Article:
UK, drugmakers establish $100M Alzheimer's venture fund
NEW JERSEY (AP):
Major drugmakers, the British government and a top Alzheimer's research charity are pooling more than $100 million to create a global fund to accelerate efforts to find a treatment or even a cure for the mind-robbing disease within a decade.
The new Dementia Discovery Fund will function like a venture capital fund. It will identify promising laboratory discoveries in Alzheimer's disease and other forms of dementia, then distribute money to cover costs for the steps needed to prepare for and then begin the first tests in patients, what's called translational research.
Jeremy Hunt, the British health secretary, was to announce the new fund yesterday in Geneva at the World Health Organization's first conference on dementia. The event follows a commitment made at the Dementia G8 Summit in December 2013 to increase investment in such research.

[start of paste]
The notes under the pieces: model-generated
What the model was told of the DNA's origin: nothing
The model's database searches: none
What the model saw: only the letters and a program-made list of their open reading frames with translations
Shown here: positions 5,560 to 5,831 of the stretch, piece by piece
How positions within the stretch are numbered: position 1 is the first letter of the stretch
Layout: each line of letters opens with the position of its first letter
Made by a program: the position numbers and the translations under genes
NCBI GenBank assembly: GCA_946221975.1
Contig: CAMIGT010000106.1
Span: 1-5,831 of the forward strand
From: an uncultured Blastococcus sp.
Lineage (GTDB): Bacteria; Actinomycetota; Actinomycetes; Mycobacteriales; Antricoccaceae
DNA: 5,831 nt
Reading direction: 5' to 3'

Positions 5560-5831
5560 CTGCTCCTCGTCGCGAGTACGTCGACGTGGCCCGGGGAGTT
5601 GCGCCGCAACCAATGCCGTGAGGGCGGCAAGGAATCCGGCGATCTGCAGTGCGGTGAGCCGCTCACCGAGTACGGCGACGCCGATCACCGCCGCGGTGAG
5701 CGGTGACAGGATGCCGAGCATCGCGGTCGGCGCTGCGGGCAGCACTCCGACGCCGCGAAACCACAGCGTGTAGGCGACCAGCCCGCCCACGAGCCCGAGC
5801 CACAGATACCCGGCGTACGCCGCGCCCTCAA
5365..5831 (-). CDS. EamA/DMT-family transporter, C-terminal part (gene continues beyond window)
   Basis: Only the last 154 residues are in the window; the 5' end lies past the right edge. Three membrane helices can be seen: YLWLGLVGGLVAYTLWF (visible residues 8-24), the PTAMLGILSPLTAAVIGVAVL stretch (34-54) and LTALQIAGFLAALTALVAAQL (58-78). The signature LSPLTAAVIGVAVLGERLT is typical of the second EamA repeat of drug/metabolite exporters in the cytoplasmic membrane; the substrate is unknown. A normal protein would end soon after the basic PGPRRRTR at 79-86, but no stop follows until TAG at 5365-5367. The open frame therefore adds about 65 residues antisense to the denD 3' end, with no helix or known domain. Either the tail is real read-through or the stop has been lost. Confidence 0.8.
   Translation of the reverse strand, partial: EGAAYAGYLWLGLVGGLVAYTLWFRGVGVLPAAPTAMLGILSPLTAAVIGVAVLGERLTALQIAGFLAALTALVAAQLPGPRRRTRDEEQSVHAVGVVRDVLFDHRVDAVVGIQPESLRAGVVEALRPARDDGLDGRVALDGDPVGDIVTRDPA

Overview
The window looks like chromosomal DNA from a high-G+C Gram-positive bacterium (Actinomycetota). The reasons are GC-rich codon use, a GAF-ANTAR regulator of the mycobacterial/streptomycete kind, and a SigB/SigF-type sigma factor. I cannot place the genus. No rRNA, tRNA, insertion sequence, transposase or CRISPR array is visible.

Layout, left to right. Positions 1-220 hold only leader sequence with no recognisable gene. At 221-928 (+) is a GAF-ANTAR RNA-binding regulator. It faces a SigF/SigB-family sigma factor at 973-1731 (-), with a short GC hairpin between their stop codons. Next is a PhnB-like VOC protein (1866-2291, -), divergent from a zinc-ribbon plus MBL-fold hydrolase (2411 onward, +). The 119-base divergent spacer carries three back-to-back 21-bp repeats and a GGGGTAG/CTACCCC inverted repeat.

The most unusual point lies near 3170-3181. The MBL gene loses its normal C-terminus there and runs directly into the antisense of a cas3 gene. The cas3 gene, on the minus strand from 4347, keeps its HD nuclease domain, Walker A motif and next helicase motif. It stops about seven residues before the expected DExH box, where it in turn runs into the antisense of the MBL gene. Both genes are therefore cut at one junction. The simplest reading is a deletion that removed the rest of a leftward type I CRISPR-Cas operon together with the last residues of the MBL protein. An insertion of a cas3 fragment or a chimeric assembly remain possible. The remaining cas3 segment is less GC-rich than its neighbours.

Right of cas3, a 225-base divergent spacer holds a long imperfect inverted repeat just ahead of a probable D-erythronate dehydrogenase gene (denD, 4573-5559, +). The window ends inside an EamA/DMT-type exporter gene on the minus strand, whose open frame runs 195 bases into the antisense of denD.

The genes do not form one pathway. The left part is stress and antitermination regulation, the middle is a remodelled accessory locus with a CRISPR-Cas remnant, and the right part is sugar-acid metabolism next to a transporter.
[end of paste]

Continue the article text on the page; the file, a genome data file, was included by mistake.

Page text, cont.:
Dementia is one of the world's top health challenges, affecting about 47 million people. That number is expected to double by 2030 and more than triple by 2050 as the global population ages. Meanwhile, dementia already costs the global economy more than $604 billion each year, a figure sure to skyrocket without effective treatments.
Yet despite billions of dollars worth of research over the past couple of decades by government, academic and industry scientists, the handful of approved Alzheimer's medicines only ease symptoms temporarily.
Initial financing for the groundbreaking project has been committed by the British government, the charity Alzheimer's Research UK and five companies: Johnson & Johnson, Eli Lilly and Co, Pfizer Inc and Biogen Idec Inc in the United States and Britain's GlaxoSmithKline PLC.